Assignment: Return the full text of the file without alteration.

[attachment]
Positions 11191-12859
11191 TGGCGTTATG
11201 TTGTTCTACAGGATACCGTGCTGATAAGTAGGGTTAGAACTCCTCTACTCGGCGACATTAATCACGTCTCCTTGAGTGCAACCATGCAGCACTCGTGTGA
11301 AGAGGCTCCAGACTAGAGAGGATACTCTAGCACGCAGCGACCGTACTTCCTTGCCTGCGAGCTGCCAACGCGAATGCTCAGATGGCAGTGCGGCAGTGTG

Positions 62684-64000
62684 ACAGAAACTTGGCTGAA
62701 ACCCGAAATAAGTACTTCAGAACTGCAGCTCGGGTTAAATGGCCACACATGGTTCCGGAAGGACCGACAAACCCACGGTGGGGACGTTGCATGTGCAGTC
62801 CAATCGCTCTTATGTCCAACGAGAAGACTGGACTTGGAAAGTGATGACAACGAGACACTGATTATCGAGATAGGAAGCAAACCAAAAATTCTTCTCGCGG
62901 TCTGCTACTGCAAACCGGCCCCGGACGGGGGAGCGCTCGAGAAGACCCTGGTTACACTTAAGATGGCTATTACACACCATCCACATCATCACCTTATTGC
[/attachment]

Positions 11191-12859
11191 TGGCGTTATG
11201 TTGTTCTACAGGATACCGTGCTGATAAGTAGGGTTAGAACTCCTCTACTCGGCGACATTAATCACGTCTCCTTGAGTGCAACCATGCAGCACTCGTGTGA
11301 AGAGGCTCCAGACTAGAGAGGATACTCTAGCACGCAGCGACCGTACTTCCTTGCCTGCGAGCTGCCAACGCGAATGCTCAGATGGCAGTGCGGCAGTGTG

Positions 62684-64000
62684 ACAGAAACTTGGCTGAA
62701 ACCCGAAATAAGTACTTCAGAACTGCAGCTCGGGTTAAATGGCCACACATGGTTCCGGAAGGACCGACAAACCCACGGTGGGGACGTTGCATGTGCAGTC
62801 CAATCGCTCTTATGTCCAACGAGAAGACTGGACTTGGAAAGTGATGACAACGAGACACTGATTATCGAGATAGGAAGCAAACCAAAAATTCTTCTCGCGG
62901 TCTGCTACTGCAAACCGGCCCCGGACGGGGGAGCGCTCGAGAAGACCCTGGTTACACTTAAGATGGCTATTACACACCATCCACATCATCACCTTATTGC